* “I have a hard time understanding people when they talk, so that’s why I don’t wear it.”
* “Because there’s no Covid. It’s a fake pandemic created to destroy the United States of America.”
* “I am not wearing a mask because I had my temperature taken already and I’m not sick.”
* “Why am I not wearing a mask? I am not wearing a mask or a couple different reasons. Mainly because a lot of the numbers that have come out on coronavirus are not as big as — … the media makes them a lot bigger than they actually are … one other reason is that I’m very young and people who are here, coronavirus is a very serious issue…”
* “Part of it, I’m not really worried about it. Because the death rate for this is pretty low unless you have low immunities.”
* “Why? Because it really doesn’t do anything really. These little things? *pulls out mask* This is the worst pandemic in the world and a little mask? A little mask? This protects you from the world’s deadliest and serious virus that ruined our economy? We have to wear this?”
* “To me there isn’t as big of a concern as it really is. If everybody’s afraid of it, you could die in a car crash. I mean heart disease is one of the leading killers in the country, no one has stopped making cheeseburgers.”
* ” I’m not afraid. The good Lord takes care of me. If I die, I die! We gotta get this country moving. What are we gonna do? Wear masks and stay inside for another year? Where will that get us? Let’s just mail out more checks to everybody and let the country go bankrupt.”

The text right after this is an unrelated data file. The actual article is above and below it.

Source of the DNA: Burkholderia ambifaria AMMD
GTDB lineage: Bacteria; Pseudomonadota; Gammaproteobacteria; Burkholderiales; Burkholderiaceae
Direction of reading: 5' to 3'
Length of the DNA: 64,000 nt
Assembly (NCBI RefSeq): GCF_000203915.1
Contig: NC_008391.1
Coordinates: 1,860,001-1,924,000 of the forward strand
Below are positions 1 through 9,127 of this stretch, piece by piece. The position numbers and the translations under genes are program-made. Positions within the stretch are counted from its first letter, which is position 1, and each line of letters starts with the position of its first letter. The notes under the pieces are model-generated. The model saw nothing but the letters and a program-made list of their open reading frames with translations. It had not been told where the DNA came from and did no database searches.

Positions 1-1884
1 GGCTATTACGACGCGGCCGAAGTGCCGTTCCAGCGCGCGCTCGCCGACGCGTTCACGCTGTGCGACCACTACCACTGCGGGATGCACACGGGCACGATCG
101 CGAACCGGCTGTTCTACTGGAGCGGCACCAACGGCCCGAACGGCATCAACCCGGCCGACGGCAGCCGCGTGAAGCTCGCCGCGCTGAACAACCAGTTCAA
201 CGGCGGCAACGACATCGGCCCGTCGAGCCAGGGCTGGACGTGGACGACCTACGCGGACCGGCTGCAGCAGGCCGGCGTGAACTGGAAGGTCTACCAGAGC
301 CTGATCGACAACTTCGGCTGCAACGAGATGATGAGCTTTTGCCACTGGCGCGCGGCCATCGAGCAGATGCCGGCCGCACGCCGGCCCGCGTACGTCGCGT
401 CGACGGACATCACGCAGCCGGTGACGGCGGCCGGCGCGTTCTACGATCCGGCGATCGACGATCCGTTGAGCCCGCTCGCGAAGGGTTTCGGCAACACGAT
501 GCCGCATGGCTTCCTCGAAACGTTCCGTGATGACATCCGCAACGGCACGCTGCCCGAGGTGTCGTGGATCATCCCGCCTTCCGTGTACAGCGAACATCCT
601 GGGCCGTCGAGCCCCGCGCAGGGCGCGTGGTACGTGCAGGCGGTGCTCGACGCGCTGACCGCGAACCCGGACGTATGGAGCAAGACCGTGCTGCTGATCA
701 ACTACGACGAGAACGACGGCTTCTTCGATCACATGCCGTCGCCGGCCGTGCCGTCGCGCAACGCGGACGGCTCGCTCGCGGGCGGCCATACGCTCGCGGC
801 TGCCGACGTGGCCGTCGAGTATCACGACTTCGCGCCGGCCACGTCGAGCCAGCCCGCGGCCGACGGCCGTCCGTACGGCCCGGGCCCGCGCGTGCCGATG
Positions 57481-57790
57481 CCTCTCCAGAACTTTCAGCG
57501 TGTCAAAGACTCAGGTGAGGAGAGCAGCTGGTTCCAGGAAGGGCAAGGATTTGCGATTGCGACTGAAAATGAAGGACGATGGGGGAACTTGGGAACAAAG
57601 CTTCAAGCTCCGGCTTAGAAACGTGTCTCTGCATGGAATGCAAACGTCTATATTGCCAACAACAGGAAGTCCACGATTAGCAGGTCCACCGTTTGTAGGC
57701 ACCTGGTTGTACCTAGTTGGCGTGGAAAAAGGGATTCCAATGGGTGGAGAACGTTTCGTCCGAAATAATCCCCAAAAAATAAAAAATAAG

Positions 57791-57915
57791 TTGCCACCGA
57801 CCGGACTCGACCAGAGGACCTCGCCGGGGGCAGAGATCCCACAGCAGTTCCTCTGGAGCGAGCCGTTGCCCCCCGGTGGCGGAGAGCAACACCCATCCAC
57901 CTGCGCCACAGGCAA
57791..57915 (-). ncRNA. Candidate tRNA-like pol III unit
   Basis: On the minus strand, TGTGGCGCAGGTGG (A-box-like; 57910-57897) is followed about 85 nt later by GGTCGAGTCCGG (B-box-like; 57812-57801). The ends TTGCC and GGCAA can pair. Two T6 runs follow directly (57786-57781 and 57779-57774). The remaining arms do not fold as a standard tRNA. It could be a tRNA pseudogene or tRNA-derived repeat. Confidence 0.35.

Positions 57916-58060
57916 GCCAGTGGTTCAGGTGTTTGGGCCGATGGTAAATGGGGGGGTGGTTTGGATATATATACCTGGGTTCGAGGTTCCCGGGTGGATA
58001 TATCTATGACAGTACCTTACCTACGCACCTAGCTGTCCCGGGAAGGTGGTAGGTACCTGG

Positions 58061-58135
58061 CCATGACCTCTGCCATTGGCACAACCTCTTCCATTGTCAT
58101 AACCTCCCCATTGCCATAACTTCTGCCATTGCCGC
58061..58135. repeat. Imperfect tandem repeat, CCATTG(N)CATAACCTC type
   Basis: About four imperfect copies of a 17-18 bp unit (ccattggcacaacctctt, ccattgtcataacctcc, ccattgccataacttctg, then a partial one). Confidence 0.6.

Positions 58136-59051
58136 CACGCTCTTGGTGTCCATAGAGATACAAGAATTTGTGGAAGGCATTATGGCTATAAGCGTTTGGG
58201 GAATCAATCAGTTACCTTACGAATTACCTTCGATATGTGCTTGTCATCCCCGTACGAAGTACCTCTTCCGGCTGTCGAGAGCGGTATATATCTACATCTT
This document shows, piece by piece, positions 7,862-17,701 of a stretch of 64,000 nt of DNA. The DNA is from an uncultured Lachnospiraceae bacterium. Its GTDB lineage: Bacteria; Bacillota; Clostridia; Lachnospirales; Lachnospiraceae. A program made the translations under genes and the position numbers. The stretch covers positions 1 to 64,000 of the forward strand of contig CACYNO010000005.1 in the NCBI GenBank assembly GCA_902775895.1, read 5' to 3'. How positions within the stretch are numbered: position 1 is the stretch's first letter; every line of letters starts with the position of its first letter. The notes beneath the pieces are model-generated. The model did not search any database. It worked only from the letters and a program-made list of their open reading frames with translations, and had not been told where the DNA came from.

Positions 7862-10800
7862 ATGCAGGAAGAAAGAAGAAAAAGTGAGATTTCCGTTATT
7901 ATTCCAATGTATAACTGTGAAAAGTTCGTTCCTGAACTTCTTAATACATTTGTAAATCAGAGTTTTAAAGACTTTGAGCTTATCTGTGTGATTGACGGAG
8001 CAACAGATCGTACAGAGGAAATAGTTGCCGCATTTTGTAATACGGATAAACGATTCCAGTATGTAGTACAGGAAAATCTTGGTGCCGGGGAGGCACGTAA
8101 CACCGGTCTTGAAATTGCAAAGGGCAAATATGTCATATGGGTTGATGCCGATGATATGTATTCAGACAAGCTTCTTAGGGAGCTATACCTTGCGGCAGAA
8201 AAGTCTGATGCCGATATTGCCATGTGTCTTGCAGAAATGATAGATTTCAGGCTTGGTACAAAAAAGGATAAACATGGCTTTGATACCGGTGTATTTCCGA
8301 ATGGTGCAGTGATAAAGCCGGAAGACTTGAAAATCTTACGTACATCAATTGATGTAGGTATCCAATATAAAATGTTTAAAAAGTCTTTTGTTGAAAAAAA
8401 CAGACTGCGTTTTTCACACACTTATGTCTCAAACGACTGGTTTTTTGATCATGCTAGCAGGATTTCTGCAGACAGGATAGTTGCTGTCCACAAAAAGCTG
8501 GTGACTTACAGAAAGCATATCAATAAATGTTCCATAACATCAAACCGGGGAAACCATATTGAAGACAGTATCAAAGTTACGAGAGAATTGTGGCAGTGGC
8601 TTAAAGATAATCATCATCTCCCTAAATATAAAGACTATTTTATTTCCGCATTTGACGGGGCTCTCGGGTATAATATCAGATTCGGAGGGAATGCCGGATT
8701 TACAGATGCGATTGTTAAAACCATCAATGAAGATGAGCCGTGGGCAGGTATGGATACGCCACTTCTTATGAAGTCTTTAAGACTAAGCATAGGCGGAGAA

How, you ask, given those staggering numbers, could people not only balk at wearing a mask to prevent the spread but also raise questions about whether the virus even exists?
The answer is not solely Donald Trump, of course. The rise of conspiracy theory-pushing message boards on dark Internet corners has sowed the seeds of this sort of thinking. The rising distrust in institutions — the government, the church, the military, the police — in recent years also, without doubt, plays a role in the promulgation of these uninformed and dangerous views.
But it it also impossible to watch or listen to comments like those from Trump supporters in Michigan on Thursday night and not see the outsized role that he has played in promulgating views like those.
Trump has, by his own admission, downplayed the severity of the virus. (He says he did so to avoid panicking the public.) He has repeatedly undermined the necessity of mask-wearing. He has pushed quack cures for the virus — including ingesting disinfectants. He has suggested that Democrats are making the virus out to be worse than it really is for solely political purposes.
And what all of that misinformation and conspiracy-theory embracing is what Acosta captured in 63 seconds of voter interviews on Thursday night. And that should scare all of us.